Did sensory concerns contribute to oral motor feeding delays, or did the oral motor feeding delays contribute to the sensory issues with feeding? There is not right or wrong answer because both can be true. Visualize yourself feeling nauseous and you don’t want to look at a certain food, much less put it in your mouth. If you do put it in your mouth and something feels off because you are already feeling queasy, you might gag and even vomit. 

Sometimes chewing skills have never developed because a child has never actively chewed food. Therefore, the organization and patterns needed to chew were never developed. Food scattered across the tongue can feel especially undesirable, just downright gross, to the person already hypersensitive to certain food textures. Developing the needed oral sensory-motor feeding skills and systematically decreasing hypersensitivities can help eating become enjoyable and manageable for a child. When sick, or if there is underlying reflux, food sensitivity, or allergy then it is difficult to progress with feeding. This is why addressing each component of a child’s feeding is necessary.

A checklist from helpful information regarding signs that may indicate that a child has a sensory processing disorder or specific needs that should be further assessed. “The purpose of the "SPD Symptom Checklist for Infants and Toddlers" is to help parents and professionals who interact with children become educated about particular signs of sensory processing disorder in the youngest children and babies. It is not to be used as the absolute diagnostic criteria for labeling children with sensory processing disorders, but rather, as an educational tool and checklist. Professionals (usually occupational therapists) who diagnose this disorder have their own tools in addition to checklists to observe and test for SPD (formerly called SID or Sensory Integration Dysfunction).”


Kristina Starnes, M.S. CCC-SLP is a Speech Language Pathologist who specializes in pediatric feeding and swallowing disturbances. Kristina lives in Fayetteville, Arkansas where she and her daughters spend time together enjoying their college town and the Ozark Mountains. She is the owner of Therapy Tree, LLC and also enjoys writing and sharing information related to pediatric dysphagia on her blog, Fun with Food, and Facebook support pages
She has a passion for promoting awareness, treatment and prevention of feeding and swallowing disorders, connecting with others who share the same vision and strives to help others overcome negative associations surrounding food. 

Tuesday, October 14, 2014

‘Tween “toddlers”---Twoddlers?

Twoddler food!  This is the first grouping of a hopeful growing list of ‘In between” puree and table food stage for all of our babies, toddlers and older children who are wishing for grown up food but not quite ready with their oral motor feeding skills. Just remember that you will need to be very aware of allergens in these recipes and check with your pediatrician or dietician before introducing ingredients that have not yet been introduced. I will include store bought and homemade. Think soft on inside and texture on outside, like McCains Potato smiles :)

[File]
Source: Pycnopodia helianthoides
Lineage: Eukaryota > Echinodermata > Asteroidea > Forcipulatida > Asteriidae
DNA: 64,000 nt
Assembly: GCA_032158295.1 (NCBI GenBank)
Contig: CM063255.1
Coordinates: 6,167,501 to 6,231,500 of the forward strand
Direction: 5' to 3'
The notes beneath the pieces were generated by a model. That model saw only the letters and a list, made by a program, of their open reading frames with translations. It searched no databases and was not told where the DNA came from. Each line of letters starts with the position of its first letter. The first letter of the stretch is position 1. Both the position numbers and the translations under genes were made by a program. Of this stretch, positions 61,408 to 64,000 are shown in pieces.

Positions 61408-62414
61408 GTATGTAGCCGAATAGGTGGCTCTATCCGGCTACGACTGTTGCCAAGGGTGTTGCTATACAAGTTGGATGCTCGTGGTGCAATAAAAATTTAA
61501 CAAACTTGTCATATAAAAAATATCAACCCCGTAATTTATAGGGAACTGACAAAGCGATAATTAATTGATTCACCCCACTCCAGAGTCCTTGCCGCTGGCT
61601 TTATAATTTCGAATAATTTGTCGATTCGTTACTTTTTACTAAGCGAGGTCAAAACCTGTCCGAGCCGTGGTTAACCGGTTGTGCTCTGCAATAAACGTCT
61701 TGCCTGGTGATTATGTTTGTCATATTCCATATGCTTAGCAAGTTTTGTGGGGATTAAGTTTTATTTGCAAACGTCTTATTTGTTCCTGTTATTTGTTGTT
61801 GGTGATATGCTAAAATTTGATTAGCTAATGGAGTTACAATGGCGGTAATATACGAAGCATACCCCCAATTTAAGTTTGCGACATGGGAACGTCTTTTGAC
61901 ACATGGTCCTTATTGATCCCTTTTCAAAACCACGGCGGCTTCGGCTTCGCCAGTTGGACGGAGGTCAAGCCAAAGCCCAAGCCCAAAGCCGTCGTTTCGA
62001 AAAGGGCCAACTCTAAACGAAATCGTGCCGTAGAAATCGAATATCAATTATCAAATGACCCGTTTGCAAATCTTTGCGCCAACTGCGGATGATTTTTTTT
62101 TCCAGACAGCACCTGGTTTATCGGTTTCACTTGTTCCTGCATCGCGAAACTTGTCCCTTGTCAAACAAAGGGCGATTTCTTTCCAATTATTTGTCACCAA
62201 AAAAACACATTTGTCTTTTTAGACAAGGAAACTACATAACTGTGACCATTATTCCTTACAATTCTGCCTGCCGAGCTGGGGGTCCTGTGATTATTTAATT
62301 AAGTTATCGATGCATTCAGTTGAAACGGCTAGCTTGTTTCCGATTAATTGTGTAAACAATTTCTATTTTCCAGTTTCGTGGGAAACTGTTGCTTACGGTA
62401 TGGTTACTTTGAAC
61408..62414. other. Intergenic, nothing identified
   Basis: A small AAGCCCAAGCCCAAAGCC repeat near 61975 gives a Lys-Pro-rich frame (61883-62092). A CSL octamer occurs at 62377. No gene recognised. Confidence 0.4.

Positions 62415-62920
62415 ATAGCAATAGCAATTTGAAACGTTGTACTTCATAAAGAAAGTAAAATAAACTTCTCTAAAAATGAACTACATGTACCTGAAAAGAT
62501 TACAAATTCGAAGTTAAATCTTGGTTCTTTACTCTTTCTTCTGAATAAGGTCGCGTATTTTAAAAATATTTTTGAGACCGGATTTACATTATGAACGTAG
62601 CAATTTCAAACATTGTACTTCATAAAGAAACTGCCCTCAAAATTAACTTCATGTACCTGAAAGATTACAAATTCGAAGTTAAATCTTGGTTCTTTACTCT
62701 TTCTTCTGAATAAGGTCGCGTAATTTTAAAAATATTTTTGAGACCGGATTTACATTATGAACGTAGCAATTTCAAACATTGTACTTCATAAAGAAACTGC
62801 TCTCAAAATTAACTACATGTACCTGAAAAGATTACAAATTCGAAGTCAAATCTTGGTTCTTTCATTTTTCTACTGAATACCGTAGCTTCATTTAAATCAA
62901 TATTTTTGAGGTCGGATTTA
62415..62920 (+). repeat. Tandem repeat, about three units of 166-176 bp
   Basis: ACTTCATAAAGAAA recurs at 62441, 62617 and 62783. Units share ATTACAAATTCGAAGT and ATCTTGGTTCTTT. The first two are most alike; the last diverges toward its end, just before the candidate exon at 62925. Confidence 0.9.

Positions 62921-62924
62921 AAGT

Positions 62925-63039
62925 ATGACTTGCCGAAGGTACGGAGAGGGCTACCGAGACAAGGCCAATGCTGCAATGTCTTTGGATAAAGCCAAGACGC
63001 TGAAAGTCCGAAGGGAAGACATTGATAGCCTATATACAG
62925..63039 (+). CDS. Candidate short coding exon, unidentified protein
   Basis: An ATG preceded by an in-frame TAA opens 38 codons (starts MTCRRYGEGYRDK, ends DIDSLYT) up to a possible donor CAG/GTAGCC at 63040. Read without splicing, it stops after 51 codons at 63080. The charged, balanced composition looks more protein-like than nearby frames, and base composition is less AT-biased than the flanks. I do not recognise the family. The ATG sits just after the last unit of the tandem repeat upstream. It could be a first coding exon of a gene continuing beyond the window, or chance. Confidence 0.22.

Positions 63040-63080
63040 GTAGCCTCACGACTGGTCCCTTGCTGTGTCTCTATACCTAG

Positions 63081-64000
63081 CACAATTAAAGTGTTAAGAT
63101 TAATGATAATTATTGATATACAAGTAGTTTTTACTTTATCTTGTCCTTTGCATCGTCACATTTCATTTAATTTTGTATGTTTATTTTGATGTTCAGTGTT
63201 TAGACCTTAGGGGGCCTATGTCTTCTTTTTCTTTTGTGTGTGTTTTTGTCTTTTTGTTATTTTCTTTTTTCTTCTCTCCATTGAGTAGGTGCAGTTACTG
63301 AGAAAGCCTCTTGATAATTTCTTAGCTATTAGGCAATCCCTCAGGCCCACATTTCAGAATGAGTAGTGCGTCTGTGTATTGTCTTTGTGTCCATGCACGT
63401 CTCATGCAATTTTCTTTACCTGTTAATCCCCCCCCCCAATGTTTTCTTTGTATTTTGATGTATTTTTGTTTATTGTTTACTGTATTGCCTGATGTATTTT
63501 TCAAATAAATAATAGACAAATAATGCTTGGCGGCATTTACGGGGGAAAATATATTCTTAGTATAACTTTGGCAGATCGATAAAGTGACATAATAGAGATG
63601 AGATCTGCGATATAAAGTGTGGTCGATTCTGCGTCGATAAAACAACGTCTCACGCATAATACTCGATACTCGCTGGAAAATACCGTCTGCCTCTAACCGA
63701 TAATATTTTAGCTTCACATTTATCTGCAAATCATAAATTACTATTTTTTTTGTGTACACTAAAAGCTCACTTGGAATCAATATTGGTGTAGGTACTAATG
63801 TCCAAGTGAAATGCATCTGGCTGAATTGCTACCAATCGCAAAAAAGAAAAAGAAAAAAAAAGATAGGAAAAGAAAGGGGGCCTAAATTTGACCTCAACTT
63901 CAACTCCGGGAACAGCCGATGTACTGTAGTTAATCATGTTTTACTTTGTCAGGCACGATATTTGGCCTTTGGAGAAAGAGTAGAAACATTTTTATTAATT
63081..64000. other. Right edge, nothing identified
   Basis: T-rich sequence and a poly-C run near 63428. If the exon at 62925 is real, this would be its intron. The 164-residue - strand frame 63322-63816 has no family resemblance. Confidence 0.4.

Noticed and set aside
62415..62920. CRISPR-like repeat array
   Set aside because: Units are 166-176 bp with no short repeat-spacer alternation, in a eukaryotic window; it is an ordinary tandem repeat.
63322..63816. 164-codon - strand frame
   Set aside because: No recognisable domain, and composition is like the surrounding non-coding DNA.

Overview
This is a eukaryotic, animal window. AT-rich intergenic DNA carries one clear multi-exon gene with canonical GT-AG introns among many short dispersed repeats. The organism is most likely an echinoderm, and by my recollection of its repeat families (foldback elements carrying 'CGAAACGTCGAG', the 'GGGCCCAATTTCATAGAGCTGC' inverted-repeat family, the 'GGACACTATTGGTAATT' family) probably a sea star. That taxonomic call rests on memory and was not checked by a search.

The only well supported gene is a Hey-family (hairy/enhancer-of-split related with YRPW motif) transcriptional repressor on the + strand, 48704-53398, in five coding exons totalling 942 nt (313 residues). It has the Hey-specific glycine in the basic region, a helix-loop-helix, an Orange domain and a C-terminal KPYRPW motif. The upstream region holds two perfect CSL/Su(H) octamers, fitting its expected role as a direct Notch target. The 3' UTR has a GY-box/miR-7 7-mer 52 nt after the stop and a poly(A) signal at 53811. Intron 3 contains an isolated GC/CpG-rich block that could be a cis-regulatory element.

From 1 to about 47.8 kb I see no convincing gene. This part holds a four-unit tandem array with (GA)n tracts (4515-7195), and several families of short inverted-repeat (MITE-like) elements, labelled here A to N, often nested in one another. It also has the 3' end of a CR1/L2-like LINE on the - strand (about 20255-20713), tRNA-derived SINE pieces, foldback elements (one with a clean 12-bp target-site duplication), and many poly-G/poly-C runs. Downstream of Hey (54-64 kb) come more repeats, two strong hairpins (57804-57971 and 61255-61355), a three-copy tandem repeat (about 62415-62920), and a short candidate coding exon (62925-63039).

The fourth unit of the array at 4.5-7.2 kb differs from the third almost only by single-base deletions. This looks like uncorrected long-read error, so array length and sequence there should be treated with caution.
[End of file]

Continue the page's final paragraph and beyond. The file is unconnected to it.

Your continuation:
Homemade soft Nuggets

Tasty Veggie patties

Bread Lovers Beware

The Sweeter side of Protein

Thursday, March 6, 2014

Five Signs that Your Toddler May Benefit from Feeding Therapy

5 Signs that Your Toddler May Benefit from Feeding Therapy Thank you Melanie Potock from for the very helpful information. Please spread the word!

Sunday, December 1, 2013

Cinnamon Pumpkin Banana yummalicious waffles--gluten free version

These turned out so good!
2 cups Gluten Free Bisquick
2 tablespoons vegetable oil
1 1/4 cups milk
1 cup canned or puree pumpkin
1 mashed ripe banana
2 tbsp. maple syrup of your choice
pumpkin pie spice and/or cinnamon to taste
1 egg

mix together and make into delicious waffles!!

Saturday, November 9, 2013

FPIES--What is it and What are the signs?

What is FPIES?

" FPIES is a non-IgE mediated immune reaction in the gastrointestinal system to one or more specific foods, commonly characterized by profuse vomiting and diarrhea. FPIES is presumed to be cell mediated. Poor growth may occur with continual ingestion. Upon removing the problem food(s), all FPIES symptoms subside. (Note: Having FPIES does not preclude one from having other allergies/intolerances with the food.) The most common FPIES triggers are cow's milk (dairy) and soy. However, any food can cause an FPIES reaction, even those not commonly considered allergens, such as rice, oat and barley. A child with FPIES may experience what appears to be a severe stomach bug, but the "bug" only starts a couple hours after the offending food is given. Many FPIES parents have rushed their children to the ER, limp from extreme, repeated projectile vomiting, only to be told, "It's the stomach flu." However, the next time they feed their children the same solids, the dramatic symptoms return.

     - See more at:

The FPIES Foundation,, is a wealth of information on all information FPIES related.  The Foundation lists some of the following important questions to ask:

 Has your child experienced severe episodes of vomiting after eating infant cereal and/or first foods; or drinking formula?

Do you question whether or not a specific food or foods may be contributing to your infant’s worsening symptoms of periodic vomiting, chronic diarrhea, reflux and/or failure to thrive?

These symptoms may indicate a need to speak with your child’s doctor about an FPIES evaluation.

Please read the following recent news story featuring a family whose son faces many challenges associated with FPIES, including a new intolerance to their ever trusted formula, Neocate Junior: